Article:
Meaning of PURE in English


I. ˈpyu̇(ə)r, -u̇ə adjective

( -er/-est )

Etymology: Middle English pur, from Old French, from Latin purus clean; akin to Sanskrit punāti he cleanses, Middle Irish ūr fresh, green, Welsh ir


a. of physical matter

(1) : unmixed with any other thing : free from admixture : containing no added, substitute, or foreign substance

pure gold

the purest silk obtainable

(2) : free from dust, dirt, or taint : containing nothing that impairs or is hurtful

pure spring water rich in minerals

pure food and abundant rest

(3) : perfectly clear to the eye : optically clear : spotless , stainless

a pure bubbling brook

fresh pure linens


(1) : free from harshness or roughness and in tune — used of a musical tone

(2) : perfect mathematically

pure harmony

a pure interval

— compare tempered

(3) : absolute 11a

c. of a vowel : characterized by no appreciable alteration of articulation or acoustic effect during the utterance : not diphthongized



(1) : being such and no other : sheer , simple

acted so from pure necessity

the purest malice

(2) : being nothing less than : complete , unalloyed

pure folly


(1) : taken in its essential character and apart from relations and applications : concerned basically with theory rather than practice or application : abstract

pure science

pure mechanics

(2) : neither biased by practical considerations nor directed toward the exposition of demonstrable realities or the solution of practical problems

pure literature

especially : nonobjective and to be appraised on formal and technical qualities only — used especially of a work of art



(1) : free from what harms, vitiates, weakens, or pollutes : faultless and uncontaminated : perfect — used of concepts, actions, and other immaterial matters

the pure religion of our fathers

a critic of pure if somewhat narrow taste

(2) : containing nothing that does not properly belong : free from alteration, error, or foreign increment

the pure and original text

spoke a very pure French

b. : free from moral fault or guilt : innocent , guiltless

moved only by the purest feelings

a pure and upright man

c. : marked by chastity : continent

a pure relationship between the sexes


(1) : of pure blood : having an unmixed ancestry

a pure Arab horse

(2) : homozygous

mice pure for the dilution factor

(3) : breeding true for one or more characters

e. obsolete : belonging to a religious group that stresses personal purity and precision of conduct — used usually disparagingly of Puritans and Quakers

f. : ritually clean : suitable for use in holy services

g. : free from empirical elements : a priori

pure intuition

pure ego

4. chiefly dialect : having good health and spirits : fine


absolute , simple , sheer : these words are alike in stressing the notion that the essential character of a thing, unmixed, unalleviated, and undiminished, is being spoken of. pure may stress lack of intermixture, adulterating, or obscuring the essence of a matter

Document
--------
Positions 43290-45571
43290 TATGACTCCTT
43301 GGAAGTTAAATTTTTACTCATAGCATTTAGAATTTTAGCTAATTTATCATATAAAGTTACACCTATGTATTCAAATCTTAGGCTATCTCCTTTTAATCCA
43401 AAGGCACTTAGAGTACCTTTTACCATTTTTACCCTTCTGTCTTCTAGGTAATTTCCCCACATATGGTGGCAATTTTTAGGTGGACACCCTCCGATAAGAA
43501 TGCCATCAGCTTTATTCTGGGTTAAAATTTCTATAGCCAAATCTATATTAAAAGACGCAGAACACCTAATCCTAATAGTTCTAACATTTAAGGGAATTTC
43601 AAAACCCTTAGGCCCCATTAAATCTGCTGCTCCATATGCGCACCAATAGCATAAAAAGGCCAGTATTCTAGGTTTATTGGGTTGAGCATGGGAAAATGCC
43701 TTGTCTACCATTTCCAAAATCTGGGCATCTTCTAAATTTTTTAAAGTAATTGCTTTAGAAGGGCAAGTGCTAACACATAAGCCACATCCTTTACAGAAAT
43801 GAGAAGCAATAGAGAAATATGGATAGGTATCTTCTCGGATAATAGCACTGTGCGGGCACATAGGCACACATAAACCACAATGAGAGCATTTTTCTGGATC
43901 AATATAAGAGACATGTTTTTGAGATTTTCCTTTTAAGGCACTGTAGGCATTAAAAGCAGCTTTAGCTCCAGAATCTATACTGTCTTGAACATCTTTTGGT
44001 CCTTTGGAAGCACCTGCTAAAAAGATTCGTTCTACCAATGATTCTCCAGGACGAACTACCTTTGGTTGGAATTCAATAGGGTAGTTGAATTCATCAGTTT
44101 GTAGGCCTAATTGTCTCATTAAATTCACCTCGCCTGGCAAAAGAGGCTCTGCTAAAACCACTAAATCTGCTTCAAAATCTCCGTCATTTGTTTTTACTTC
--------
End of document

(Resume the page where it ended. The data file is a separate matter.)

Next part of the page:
the founders of American political democracy were not so naïvely devoted to pure theory that they were unaware of the necessity of cultural conditions for the successful working of democratic forms — John Dewey

a wider opening of the hospitable American doors to the oppressed of Europe seemed to the divines and social reformers an exercise of pure magnanimity — Roger Burlingame

absolute may further emphasize lack of admixture or stress lack of dependence, relationship, or reservation

for Christianity aims at nothing less than absolute truth — W.R.Inge

the obstinacy, the ferocity, the treachery of the aristocracy, had compelled Caesar to crush them; and the more desperate their struggles the more absolute the necessity became — J.A.Froude

it was horrid, that pitiful, forlorn cry of pain and of absolute despair coming from such a giant — Liam O'Flaherty

simple stresses isolation from complicating or obscuring factors; it may indicate that further resolution or analysis is unnecessary or impossible

the assumption that the exposure of an error is identical with the discovery of the truth — that error and truth are simple opposites — H.L.Mencken

the simple truth, so hard to come by anywhere, implies, of course, a lucid statement of it — H.V.Gregory

sheer has more intensifying force and less suggestion of shades of meaning than others in this group; it may stress the palpable revelation or obvious display of whatever is being spoken of

the “Ancient Mariner,” … is a work of sheer imagination — J.L.Lowes

is there anything that, for sheer simplicity of pathos … can be said to equal or even approach the last act of Christ's passion — Oscar Wilde

the sheer dynamism of the totalitarian promise acquires a glistening certainty which few men can stand up against — A.M.Schlesinger b. 1917

Synonym: see in addition chaste .

II. adverb

Etymology: Middle English pur, from pur, adjective

: purely: as

a. : without admixture — usually used in combination with an adjective

a pure -white linen

pure -silk shirtings

b. chiefly dialect : to a notable degree : exceedingly , thoroughly

pure miserable with a toothache

most of the track was pure muddy

III. transitive verb

( -ed/-ing/-s )

Etymology: Middle English puren, from pur, adjective

1. obsolete : purify , refine

2. : puer

IV. noun

( -s )

Etymology: in sense 1, from pure (I) ; in sense 2, from pure (III)


a. : purity

b. : something that is pure

2. : puer

V. ˈpür


variant of poor

Webster's New International English Dictionary.      Новый международный словарь английского языка Webster.